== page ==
Greywater is an alternative water source that can help alleviate stress on depleted water resources. The main options for greywater reuse are toilet flushing and garden irrigation, both producing aerosols. For that reason transmission of inhalable pathogens like Legionella present a potential risk. To improve the understanding about Legionella in greywater, we traced the pathogen seasonally from the potable water system to the final steps of the greywater treatment in four houses in northern Israel. Physicochemical and microbiological parameters were analyzed in order to assess background greywater quality and to establish possible associations with Legionella. The mean concentrations of Legionella pneumophila isolated from the potable water system were 6.4×102 and 5.9×103cfu/l in cold and hot water respectively. By amending the ISO protocol for Legionella isolation from drinking water, we succeeded in quantifying Legionella in greywater. The mean Legionella concentrations that were found in raw, treated and treated chlorinated greywater were 1.2×105, 2.4×104 and 5.7×103cfu/l respectively. While Legionella counts in potable water presented a seasonal pattern with high concentrations in summer, its counts in greywater presented an almost inversed pattern. Greywater treatment resulted in 95% decrease in Legionella counts. No significant difference was found between Legionella concentrations in potable water and the treated chlorinated greywater. These findings indicate that regarding Legionella, reusing treated chlorinated greywater would exhibit a risk that is very similar to the risk associated with using potable water for the same non-potable uses.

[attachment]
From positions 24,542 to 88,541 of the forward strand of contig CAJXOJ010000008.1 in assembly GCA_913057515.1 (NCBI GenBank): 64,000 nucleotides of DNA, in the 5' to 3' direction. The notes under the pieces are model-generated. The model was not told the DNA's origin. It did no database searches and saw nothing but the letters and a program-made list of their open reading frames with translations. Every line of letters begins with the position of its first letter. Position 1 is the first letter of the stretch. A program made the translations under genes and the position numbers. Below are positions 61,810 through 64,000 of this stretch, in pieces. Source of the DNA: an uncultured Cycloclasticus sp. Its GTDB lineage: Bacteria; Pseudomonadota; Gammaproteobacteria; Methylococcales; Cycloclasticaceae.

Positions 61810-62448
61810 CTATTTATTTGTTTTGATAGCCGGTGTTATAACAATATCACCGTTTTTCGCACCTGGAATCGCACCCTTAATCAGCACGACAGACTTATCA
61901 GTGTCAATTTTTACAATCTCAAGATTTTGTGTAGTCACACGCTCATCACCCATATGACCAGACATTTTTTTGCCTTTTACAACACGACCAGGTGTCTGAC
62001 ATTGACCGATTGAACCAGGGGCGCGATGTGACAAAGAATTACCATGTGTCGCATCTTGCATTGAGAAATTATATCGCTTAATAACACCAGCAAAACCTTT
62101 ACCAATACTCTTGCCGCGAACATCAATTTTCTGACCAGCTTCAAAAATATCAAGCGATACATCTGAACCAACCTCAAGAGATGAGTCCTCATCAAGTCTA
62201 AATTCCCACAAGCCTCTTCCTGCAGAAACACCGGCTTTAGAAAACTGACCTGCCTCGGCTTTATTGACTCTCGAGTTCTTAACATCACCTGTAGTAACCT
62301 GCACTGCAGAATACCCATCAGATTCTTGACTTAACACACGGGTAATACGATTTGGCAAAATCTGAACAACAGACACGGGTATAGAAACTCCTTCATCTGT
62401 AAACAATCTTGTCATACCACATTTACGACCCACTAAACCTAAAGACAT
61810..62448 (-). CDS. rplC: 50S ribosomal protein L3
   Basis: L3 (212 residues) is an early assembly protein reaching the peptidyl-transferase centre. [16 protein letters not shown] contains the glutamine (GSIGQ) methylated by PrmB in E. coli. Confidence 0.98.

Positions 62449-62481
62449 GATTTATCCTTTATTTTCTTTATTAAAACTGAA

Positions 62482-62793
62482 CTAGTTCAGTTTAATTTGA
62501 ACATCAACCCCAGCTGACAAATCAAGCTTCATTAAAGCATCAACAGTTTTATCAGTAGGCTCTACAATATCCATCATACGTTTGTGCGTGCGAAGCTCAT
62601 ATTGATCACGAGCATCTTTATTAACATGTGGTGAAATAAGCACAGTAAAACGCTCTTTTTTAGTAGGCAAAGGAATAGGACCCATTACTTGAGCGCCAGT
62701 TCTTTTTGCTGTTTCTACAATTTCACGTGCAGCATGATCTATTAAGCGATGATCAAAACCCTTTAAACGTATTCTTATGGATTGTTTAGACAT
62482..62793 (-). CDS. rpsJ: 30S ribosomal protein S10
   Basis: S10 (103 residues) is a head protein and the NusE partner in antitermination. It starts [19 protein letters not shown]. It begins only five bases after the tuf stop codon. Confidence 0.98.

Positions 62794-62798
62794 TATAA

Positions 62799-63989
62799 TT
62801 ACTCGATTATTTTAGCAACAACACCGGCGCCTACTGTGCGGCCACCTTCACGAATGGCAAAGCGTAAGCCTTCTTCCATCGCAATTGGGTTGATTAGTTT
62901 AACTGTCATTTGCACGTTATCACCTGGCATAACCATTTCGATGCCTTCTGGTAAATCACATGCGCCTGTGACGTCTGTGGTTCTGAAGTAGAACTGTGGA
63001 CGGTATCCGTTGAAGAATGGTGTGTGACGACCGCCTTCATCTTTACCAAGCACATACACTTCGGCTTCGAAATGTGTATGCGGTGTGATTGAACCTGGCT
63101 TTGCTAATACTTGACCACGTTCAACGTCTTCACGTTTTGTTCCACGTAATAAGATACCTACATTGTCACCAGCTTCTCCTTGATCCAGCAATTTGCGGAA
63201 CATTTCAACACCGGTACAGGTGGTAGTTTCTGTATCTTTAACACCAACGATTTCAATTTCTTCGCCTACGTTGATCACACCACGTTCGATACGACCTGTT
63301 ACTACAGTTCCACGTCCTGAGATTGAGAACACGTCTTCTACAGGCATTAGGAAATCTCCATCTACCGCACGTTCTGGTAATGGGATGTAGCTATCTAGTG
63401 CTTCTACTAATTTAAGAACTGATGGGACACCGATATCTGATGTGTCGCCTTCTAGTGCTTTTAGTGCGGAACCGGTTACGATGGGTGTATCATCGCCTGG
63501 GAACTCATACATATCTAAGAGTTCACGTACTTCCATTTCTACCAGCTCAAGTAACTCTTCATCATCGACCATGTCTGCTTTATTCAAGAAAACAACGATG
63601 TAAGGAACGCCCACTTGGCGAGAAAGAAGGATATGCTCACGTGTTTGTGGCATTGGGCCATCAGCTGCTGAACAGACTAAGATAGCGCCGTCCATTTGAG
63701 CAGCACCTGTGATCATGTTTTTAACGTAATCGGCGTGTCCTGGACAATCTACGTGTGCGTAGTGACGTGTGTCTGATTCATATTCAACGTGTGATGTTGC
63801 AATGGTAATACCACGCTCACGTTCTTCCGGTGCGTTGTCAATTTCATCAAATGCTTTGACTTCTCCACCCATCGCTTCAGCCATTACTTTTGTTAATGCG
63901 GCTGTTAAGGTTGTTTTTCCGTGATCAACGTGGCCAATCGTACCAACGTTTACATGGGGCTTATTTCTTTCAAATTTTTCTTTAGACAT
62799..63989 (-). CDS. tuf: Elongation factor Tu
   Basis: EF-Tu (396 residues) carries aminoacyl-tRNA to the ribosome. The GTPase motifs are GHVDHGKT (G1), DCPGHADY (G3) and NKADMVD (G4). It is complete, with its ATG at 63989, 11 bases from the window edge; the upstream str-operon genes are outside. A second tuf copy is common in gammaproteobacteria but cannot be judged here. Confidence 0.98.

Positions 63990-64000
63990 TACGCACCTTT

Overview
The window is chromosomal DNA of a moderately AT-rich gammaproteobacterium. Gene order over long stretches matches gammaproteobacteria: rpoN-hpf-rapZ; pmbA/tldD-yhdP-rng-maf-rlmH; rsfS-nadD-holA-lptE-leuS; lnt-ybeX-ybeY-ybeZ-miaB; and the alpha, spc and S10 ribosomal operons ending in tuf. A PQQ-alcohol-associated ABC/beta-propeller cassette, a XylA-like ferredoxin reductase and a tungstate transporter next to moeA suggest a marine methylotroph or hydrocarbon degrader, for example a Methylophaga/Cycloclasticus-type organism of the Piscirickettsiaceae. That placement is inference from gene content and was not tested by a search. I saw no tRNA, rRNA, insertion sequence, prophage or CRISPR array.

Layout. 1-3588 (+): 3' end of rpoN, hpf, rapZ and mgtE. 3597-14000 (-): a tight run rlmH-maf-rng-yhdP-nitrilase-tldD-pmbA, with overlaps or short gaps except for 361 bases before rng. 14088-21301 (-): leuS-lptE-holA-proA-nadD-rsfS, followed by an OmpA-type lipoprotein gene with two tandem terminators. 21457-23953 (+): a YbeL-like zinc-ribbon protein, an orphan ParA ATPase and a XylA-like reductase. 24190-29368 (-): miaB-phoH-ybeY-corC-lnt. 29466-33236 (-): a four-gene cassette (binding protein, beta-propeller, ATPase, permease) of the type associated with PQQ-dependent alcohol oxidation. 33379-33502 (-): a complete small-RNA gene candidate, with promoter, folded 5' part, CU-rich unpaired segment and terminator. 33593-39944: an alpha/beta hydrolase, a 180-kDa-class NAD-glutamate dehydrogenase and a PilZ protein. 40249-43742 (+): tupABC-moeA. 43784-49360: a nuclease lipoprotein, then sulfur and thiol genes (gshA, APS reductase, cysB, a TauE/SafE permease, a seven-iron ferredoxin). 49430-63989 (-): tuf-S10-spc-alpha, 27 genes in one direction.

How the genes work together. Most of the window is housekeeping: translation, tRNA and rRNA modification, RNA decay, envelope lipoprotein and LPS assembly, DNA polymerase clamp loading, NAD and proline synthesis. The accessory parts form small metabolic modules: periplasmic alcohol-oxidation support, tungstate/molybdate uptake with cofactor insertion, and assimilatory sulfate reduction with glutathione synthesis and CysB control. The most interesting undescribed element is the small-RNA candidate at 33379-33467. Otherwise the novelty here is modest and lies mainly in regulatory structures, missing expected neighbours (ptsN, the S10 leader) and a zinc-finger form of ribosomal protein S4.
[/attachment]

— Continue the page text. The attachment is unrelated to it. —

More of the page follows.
Bibliographical notePublisher Copyright:
© 2015 Elsevier B.V.
- Removal efficiency
ASJC Scopus subject areas
- Waste Management and Disposal
- Environmental Engineering
- Environmental Chemistry